Antoine Meillet

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Paul Jules Antoine Meillet (French: [ɑ̃twan mɛjɛ]; November 11, 1866, Moulins, Allier – September 21, 1936, Châteaumeillant) was one of the most important French linguists of the early 20th century. Meillet began his studies at the Sorbonne, where he was influenced by Michel Bréal, Ferdinand de Saussure, and the members of the Année Sociologique. In 1890 he was part of a research trip to the Caucasus, where he studied Armenian. After his return, since de Saussure had gone back to Geneva, he continued the series of lectures on comparative grammar that the Swiss linguist had formerly given.

Meillet completed his doctorate, Research on the Use of the Genitive-Accusative in Old Slavonic, in 1897. In 1902 he took a chair in Armenian at the École des langues orientales. In 1905 he was elected to the Collège de France, where he taught on the history and structure of Indo-European languages. He worked closely with noted linguists Paul Pelliot and Robert Gauthiot.

Today Meillet is remembered as the mentor of an entire generation of linguists and philologists who would become central to French linguistics in the twentieth century, such as Émile Benveniste, Georges Dumézil, and André Martinet.

Antoine Meillet and Homeric Studies[edit]

At the Sorbonne, beginning in 1924, Meillet supervised Milman Parry. In 1923, a year before Milman Parry began his studies with Meillet, Meillet wrote the following (which, in the first of his two French theses, Parry quotes):

Homeric epic is entirely composed of formulae handed down from poet to poet. An examination of any passage will quickly reveal that it is made up of lines and fragments of lines which are reproduced word for word in one or several other passages. Even those lines of which the parts happen not to recur in any other passage have the same formulaic character, and it is doubtless pure chance that they are not attested elsewhere.[1]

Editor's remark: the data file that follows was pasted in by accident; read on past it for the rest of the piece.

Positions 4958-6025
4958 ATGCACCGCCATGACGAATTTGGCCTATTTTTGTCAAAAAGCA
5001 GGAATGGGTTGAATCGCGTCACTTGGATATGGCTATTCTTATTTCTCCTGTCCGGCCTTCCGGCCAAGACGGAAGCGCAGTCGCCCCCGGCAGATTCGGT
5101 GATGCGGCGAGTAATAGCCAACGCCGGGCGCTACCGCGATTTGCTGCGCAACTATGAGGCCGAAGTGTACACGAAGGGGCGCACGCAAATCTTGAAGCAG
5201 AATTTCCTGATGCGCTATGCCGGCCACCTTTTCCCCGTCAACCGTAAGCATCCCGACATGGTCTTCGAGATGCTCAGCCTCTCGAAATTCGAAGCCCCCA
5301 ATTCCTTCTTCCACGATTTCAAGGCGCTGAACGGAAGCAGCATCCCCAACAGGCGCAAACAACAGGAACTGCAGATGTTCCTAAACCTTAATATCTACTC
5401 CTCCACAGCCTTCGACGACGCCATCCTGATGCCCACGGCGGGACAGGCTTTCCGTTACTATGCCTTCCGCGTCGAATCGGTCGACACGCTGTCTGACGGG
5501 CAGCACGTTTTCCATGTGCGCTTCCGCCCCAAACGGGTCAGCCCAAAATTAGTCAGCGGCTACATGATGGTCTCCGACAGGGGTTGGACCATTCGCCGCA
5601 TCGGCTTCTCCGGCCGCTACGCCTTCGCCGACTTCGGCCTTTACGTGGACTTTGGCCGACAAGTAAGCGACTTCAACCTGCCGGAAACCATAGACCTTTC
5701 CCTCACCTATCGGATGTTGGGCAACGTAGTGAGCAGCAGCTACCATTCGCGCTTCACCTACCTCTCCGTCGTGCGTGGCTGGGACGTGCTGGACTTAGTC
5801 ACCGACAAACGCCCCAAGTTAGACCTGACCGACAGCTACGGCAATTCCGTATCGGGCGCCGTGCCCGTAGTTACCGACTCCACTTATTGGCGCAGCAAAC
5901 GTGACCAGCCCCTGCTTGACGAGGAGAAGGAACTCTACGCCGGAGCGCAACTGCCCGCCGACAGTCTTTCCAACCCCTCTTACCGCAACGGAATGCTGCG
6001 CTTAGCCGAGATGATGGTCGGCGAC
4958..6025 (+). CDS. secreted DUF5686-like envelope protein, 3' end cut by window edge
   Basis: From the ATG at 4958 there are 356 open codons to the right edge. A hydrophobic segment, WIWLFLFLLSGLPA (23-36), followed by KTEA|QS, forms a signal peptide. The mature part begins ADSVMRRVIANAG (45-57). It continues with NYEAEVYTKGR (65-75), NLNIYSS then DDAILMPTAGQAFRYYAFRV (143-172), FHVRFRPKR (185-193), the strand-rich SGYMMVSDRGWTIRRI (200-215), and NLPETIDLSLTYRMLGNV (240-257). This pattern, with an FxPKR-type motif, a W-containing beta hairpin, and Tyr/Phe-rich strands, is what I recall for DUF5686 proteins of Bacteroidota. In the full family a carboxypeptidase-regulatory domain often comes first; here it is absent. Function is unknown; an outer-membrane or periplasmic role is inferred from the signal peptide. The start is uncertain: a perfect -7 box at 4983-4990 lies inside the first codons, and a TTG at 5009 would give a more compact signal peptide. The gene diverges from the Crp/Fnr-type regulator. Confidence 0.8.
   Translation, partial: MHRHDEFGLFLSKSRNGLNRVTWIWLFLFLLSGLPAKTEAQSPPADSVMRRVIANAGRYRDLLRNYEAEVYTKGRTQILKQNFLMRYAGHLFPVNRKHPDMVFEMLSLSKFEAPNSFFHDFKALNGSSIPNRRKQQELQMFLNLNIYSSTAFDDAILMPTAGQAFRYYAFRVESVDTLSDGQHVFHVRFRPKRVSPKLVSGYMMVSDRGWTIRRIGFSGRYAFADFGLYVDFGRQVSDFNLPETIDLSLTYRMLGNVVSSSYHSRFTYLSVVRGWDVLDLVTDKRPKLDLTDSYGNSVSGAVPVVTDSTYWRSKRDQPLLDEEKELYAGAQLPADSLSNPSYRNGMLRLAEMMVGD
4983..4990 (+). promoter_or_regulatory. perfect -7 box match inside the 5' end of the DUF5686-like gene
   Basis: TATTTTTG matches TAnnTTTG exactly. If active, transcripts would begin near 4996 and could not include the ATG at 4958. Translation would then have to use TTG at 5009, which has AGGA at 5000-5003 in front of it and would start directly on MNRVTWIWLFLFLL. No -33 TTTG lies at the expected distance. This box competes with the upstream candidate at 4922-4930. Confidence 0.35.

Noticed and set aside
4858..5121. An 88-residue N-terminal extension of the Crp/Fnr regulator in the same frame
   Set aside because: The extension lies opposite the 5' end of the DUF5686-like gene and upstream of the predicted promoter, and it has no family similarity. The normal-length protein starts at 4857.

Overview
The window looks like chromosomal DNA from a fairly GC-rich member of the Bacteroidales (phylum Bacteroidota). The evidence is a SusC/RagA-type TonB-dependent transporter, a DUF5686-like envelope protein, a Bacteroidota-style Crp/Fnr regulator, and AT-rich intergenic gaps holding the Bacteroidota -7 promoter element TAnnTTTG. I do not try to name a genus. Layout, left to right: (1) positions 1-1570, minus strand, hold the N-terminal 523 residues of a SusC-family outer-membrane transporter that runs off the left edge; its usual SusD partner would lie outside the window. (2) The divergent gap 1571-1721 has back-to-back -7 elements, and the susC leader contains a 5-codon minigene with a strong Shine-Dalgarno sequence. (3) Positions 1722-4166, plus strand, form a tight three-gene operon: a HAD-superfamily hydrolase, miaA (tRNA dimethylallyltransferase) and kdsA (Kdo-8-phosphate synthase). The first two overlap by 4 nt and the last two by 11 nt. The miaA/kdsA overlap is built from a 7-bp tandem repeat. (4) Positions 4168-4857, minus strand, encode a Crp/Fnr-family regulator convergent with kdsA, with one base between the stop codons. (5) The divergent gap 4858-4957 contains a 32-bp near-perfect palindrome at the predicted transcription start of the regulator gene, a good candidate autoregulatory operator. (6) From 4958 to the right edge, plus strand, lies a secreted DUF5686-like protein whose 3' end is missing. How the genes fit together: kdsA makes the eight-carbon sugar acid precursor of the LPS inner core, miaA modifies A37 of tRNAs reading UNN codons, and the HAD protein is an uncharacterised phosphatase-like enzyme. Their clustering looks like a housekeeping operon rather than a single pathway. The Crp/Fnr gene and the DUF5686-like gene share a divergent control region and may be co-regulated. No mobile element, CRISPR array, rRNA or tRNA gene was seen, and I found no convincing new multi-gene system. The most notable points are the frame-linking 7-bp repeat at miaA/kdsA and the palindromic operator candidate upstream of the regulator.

Meillet offered the opinion that this pattern (the so-called Oral Formulaic Hypothesis) might be a distinctive feature of orally transmitted epics (which the Iliad was said to be). He suggested to Parry that he observe the mechanics of a living oral tradition to confirm whether this suggestion was valid; he also introduced Parry to the Slovene scholar Matija Murko, who had written extensively about the heroic epic tradition in Serbo-Croat and particularly in Bosnia with the help of phonograph recordings.[2] From Parry's resulting research in Bosnia, the records of which are now housed at Harvard University, he and his student Albert Lord revolutionized Homeric studies.[3]

Meillet and international languages[edit]

Meillet supported the use of an international auxiliary language. In his book The Search for the Perfect Language, Umberto Eco cites Meillet as saying, "Any kind of theoretical discussion is useless, Esperanto is functioning".[4] In addition, Meillet was a consultant with the International Auxiliary Language Association, which presented Interlingua in 1951.[5]

Publications[edit]

  • 1902-05: Études sur l'étymologie et le vocabulaire du vieux slave. Paris, Bouillon.
  • 1903: Esquisse d'une grammaire comparée de l'arménien classique.
  • 1903: Introduction à l'étude comparative des langues indo-européennes.
  • 1908: Les dialectes indo-européens.
  • 1913: Aperçu d'une histoire de la langue grecque.
  • 1913: Altarmenisches Elementarbuch.
  • 1917: Caractères généraux des langues germaniques (rev. edn. 1949)
  • 1921: Linguistique historique et linguistique générale.
  • 1923: Les origines indo-européennes des mètres grecs.
  • 1924: Les langues du monde (co-editor with Marcel Cohen). (Collection linguistique, 16.) Paris: Champion. (2nd edn. 1952)
  • 1924: Le slave commun
  • 1928: Esquisse d'une histoire de la langue latine.
  • 1925: La méthode comparative en linguistique historique (The comparative method in historical linguistics translated by Gordon B. Ford, Jr., 1966)
  • 1932: Dictionnaire étymologique de la langue latine.

See also[edit]

Notes[edit]

  1. ^ Meillet, Antoine (1923), Les origines indo-européennes des mètres grecs, Paris: Presses Universitaires de France , p. 61. Adam Parry's translation, revised.
  2. ^ Lord, Albert Bates (1960), The singer of tales, Cambridge, Massachusetts: Harvard University Press , pp. 11-12; Dalby, Andrew (2006), Rediscovering Homer, New York, London: Norton, ISBN 0-393-05788-7 , pp. 186-187.
  3. ^ Parry, Milman; Parry, Adam (editor) (1971), The making of Homeric verse. The collected papers of Milman Parry, Oxford: Clarendon Press 
  4. ^ Nneer, Simajro (2006), "Umberto Eco diris ...", an article in Kontakto, a quarterly in Esperanto language, Nr. 213, p.14, Rotterdam: Universala Esperanto-Asocio 
  5. ^ Esterhill, Frank (2000), Interlingua Institute: A History, New York: Interlingua Institute.

External links[edit]